Slow down, you don’t have to do and go to everything

Practice discernment: what is truly important to you?

Appreciate the grass isn’t always greener

Practice gratitude: instead of chasing fantasies, try to appreciate what you have.




The JOMO (the Joy Of Missing Out) is the antidote to FOMO. JOMO is essentially about being present and content with where you are at in life. JOMO allows you to live in the slow lane, enjoy solitude and exclusion when you feel you need it, where you can say no and focus more on you, and your goals without comparison. This might seem hard if you’re having an admission or feel unwell and want to go out, but pleasure can be found in the smaller moments too. Try switching thought habits and consider the below.

Embracing JOMO

Focus on your important relationships, conversation, hobbies, and interests

Make time a priority. Don’t waste it comparing or worrying about what others are doing

Experience real life: scrolling is often wasted time. Do an activity you enjoy

Say ‘no’ if things are too much. Use self-care and self-love

Connect with nature. Being in the ocean, going for a walk, or riding a bike alone can be just as enjoyable as a social catch-up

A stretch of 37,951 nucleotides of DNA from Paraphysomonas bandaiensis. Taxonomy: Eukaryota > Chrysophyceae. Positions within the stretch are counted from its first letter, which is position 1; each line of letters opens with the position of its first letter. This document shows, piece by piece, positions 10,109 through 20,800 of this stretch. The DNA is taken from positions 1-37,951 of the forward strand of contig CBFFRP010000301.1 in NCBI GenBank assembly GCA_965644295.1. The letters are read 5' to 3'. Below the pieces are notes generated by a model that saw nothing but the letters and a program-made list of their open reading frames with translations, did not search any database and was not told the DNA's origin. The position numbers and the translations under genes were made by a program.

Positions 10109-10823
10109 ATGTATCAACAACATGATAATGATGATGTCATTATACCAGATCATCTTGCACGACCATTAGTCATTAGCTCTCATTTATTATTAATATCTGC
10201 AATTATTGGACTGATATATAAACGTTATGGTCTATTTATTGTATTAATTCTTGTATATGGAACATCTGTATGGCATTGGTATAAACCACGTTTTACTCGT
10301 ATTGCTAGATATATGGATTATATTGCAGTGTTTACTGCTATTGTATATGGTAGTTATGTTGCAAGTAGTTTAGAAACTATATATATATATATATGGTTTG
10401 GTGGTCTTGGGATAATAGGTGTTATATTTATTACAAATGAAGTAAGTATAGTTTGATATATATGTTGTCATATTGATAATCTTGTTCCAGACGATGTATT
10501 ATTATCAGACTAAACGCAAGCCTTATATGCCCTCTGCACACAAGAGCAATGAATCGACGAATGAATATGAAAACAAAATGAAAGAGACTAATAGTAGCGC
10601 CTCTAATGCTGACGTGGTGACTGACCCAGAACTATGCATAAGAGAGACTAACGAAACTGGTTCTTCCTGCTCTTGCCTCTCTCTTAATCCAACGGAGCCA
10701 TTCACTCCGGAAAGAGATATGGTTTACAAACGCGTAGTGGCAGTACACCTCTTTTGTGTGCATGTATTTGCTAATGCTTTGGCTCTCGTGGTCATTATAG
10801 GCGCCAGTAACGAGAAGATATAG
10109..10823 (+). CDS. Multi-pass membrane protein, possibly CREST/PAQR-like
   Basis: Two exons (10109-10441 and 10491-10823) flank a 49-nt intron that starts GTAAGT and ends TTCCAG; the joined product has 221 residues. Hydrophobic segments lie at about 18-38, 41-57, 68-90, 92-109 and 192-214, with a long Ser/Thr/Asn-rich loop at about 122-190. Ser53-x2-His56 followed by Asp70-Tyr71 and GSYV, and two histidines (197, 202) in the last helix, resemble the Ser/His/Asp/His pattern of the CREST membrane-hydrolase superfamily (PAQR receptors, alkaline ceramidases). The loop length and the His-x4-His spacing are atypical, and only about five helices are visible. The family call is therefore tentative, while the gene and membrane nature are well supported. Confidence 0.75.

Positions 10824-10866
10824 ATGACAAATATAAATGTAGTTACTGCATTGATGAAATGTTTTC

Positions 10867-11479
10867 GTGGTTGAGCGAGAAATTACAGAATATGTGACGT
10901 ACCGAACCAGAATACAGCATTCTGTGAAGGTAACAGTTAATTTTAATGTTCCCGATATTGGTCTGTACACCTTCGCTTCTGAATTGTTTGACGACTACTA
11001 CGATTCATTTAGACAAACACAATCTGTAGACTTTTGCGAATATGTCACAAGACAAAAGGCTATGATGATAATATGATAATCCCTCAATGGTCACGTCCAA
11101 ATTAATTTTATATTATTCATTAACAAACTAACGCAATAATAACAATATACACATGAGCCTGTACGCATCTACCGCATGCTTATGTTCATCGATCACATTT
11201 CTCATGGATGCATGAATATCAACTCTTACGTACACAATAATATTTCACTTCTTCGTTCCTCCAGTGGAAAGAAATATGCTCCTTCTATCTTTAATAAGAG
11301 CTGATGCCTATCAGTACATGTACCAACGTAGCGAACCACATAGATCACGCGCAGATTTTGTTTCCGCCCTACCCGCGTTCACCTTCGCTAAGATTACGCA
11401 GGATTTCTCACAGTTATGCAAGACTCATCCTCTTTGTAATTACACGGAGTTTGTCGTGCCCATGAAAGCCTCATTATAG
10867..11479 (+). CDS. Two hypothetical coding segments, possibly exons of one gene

Start a conversation with a stranger. Often we can learn so much from others we don’t know.

Connect with and read about others with CF


The CF Hub is an Australian run, members only, online community for people 16 years and over who live with CF. They have an active community on Facebook, Instagram and extensive resources and discussion on living with CF.


Salty Girls is a Canadian publication . Salty Girls portrays women diagnosed with cystic fibrosis in all their beauty, however much it differs from society’s standards. It is a great resource for those living with CF, and for sharing the challenges of this illness with those who don’t have it.



“The Spoon Theory”, a story by Christine Miserandino, is popular among many people dealing with chronic illness, because it describes the idea of limited energy, using “spoons” as a unit of energy.

References: 2020. Teens Suffer Highest Rates Of FOMO | APS. [online] Available at: <> [Accessed 2 December 2020]. 2020. Are ‘I’ statements, better than ‘You’ statements. [online] Available at: <>